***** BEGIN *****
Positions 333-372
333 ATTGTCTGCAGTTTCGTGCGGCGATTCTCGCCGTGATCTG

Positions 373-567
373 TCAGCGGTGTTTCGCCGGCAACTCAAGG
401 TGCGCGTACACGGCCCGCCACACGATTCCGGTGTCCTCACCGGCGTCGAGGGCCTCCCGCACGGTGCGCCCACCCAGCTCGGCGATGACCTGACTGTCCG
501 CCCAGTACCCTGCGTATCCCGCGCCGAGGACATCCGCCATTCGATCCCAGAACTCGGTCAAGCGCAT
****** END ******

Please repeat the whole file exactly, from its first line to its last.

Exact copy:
Positions 333-372
333 ATTGTCTGCAGTTTCGTGCGGCGATTCTCGCCGTGATCTG

Positions 373-567
373 TCAGCGGTGTTTCGCCGGCAACTCAAGG
401 TGCGCGTACACGGCCCGCCACACGATTCCGGTGTCCTCACCGGCGTCGAGGGCCTCCCGCACGGTGCGCCCACCCAGCTCGGCGATGACCTGACTGTCCG
501 CCCAGTACCCTGCGTATCCCGCGCCGAGGACATCCGCCATTCGATCCCAGAACTCGGTCAAGCGCAT